Day of Discovery aired an excellent show about some missionaries to India who were also physicians-Maragaret and Paul Brand. I noticed they made every attempt to focus on the nobility of the medical profession in a Christian context. They do say Medicine is a noble profession but the way it is practiced in the USA could hardly be considered such. As I am sure one can see from the following link, nobility is a forgone sentiment to Medicine: http://ourworld.cs.com/palexa39757/myhomepage/business.html .
Along the same lines but minus the religion............
A little love for my girl Dr. Jane Aronson. She has truly devoted her life to her cause.
I agree that the Brands are not amongst themsleves but they do shine out for their altruism. This is being stated purley from a statisitcal frame of mind, Indian Doctors are the largest FMG category in this country. One would expect that a country with more than a billion people and with conditions such as malaria and leprosy being very real need physicians. . .
As for the homeless having leprosy, possibly but this is supposed to be an industrialized nation. . . There are many aspects of this country which just turn me off as you can see in the prior Expose which I authored and do get quite a few hits on. Much more so than the characters at UICOM would ever want to acknowledge.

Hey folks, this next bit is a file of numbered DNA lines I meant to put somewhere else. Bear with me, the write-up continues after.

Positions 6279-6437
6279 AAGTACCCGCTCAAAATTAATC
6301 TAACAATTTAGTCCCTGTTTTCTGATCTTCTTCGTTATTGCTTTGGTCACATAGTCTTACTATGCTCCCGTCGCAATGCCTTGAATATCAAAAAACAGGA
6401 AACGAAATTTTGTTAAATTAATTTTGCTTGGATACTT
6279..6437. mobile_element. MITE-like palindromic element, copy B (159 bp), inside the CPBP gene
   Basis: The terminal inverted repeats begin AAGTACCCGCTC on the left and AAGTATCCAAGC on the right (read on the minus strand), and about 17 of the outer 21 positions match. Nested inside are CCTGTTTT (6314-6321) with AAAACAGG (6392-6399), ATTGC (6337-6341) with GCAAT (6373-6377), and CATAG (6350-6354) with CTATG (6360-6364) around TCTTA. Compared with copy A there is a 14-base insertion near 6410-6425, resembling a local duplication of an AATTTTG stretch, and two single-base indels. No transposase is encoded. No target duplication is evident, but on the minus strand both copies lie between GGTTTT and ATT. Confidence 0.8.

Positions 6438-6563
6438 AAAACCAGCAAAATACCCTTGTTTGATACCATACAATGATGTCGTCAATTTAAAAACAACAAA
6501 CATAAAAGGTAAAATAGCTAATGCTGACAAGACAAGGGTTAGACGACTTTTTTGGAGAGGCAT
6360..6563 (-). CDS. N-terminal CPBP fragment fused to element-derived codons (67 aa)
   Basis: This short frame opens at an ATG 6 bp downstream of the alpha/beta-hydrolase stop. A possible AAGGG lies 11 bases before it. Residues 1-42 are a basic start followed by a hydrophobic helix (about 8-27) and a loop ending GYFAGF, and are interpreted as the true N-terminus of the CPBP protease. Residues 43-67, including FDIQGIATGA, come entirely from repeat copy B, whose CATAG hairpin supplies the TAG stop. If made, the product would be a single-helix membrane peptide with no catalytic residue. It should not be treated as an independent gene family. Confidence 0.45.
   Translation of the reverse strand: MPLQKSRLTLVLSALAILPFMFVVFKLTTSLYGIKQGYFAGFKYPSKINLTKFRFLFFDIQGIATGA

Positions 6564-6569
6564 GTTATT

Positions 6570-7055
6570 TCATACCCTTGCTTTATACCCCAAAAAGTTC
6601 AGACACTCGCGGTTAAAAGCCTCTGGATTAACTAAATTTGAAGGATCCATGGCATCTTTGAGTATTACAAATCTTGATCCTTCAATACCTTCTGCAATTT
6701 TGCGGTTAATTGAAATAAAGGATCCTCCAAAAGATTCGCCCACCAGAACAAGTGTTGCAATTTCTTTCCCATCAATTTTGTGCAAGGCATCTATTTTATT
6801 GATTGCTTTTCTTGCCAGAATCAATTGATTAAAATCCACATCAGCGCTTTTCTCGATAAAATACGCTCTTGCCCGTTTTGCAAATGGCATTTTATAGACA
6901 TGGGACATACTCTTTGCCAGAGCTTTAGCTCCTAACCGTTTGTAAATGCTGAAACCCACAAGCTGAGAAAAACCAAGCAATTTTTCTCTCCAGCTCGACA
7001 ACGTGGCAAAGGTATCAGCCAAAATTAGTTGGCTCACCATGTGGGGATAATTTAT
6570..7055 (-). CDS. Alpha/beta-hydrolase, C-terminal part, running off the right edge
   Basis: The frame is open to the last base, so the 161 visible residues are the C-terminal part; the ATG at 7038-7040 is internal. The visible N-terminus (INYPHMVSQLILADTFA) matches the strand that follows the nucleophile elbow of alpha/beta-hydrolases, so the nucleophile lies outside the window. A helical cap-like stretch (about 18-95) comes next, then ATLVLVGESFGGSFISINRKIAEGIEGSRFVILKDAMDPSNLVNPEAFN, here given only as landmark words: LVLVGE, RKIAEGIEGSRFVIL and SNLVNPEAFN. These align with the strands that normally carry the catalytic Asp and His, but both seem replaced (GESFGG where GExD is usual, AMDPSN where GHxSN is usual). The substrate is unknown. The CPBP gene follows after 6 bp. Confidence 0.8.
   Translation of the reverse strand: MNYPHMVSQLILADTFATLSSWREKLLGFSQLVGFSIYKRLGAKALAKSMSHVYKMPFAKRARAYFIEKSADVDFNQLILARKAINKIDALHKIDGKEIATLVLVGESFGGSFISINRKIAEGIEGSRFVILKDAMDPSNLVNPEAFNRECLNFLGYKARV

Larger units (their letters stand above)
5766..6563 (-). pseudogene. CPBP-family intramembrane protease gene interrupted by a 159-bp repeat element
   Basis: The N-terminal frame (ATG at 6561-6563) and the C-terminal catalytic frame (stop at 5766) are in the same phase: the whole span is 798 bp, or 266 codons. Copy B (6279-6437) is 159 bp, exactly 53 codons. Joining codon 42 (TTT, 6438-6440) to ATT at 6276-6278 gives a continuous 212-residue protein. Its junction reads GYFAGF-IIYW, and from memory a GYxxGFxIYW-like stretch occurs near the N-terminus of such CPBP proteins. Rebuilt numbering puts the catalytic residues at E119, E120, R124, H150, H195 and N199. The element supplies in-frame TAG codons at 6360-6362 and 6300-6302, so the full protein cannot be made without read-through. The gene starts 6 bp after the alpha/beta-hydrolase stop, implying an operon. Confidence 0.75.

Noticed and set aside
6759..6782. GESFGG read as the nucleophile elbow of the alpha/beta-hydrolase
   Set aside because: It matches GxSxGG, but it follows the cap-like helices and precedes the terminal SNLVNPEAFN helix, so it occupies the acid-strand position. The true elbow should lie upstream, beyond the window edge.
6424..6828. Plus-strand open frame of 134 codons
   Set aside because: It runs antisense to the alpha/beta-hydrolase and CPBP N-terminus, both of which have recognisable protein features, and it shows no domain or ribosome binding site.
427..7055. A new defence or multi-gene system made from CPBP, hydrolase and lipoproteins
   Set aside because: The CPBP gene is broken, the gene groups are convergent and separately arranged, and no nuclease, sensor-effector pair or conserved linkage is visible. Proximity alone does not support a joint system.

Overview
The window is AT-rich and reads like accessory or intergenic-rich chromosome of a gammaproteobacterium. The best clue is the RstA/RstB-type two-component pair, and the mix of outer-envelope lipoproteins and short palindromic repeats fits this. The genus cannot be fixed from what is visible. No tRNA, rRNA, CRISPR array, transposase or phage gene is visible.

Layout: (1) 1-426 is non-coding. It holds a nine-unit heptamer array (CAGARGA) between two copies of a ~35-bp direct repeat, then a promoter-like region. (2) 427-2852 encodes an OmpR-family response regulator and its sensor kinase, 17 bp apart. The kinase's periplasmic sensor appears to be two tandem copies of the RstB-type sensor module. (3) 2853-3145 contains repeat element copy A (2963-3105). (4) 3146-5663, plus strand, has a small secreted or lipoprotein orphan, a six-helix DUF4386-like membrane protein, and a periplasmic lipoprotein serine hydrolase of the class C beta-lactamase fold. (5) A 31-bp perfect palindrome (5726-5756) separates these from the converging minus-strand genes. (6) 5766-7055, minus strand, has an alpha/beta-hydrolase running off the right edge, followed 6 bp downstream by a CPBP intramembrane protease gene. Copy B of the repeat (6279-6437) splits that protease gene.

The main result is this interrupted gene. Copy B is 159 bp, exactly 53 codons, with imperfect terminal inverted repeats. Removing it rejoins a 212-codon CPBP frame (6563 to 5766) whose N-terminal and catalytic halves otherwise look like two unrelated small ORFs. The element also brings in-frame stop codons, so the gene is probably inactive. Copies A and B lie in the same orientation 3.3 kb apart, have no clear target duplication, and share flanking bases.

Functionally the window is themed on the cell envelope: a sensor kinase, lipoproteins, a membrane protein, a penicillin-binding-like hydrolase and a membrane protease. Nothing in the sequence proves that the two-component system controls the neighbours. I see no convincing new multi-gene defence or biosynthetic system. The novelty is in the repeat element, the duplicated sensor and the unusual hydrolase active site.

Medicine in this country is just a balatant perversion and a shame. When I was in Europe vactioning in early 2005 would here the reports of not wanting to be like the USA. This counttry used to be a role model but not anymore. And I do belive healthcare plays more than its fair share in having this happen.
Well religion does play a part and is integral to the mission of the Brands. . . .
I'm sure it does for the Brands, and for others like Saint Damian of Molokai too. Here's something written by a physician born in India, who continues to practice in the U.S.:
"....I had actually started out my residency in India after medical school, but you needed to have contacts in order for you to get a position anywhere. It isn't really how smart or qualified you are, but whether you have the right contacts. That really upset me.
....I came to the U.S. in 1993 to do my internal medicine residency at SUNY (State University of New York), in Syracuse....I work at a non-profit facility that has about 67 physicians.... When I was looking for work, there really weren't many choices and I had to work in an under-served area....By a stroke of luck I found an opening in Fulton, New York.
....Now, Fulton is no longer an under-served area, but not everyone who comes to Fulton stays here, especially no American physicians in the six and a half years that I've been here.
....I don't think America would survive without foreign medical graduates..." (continued)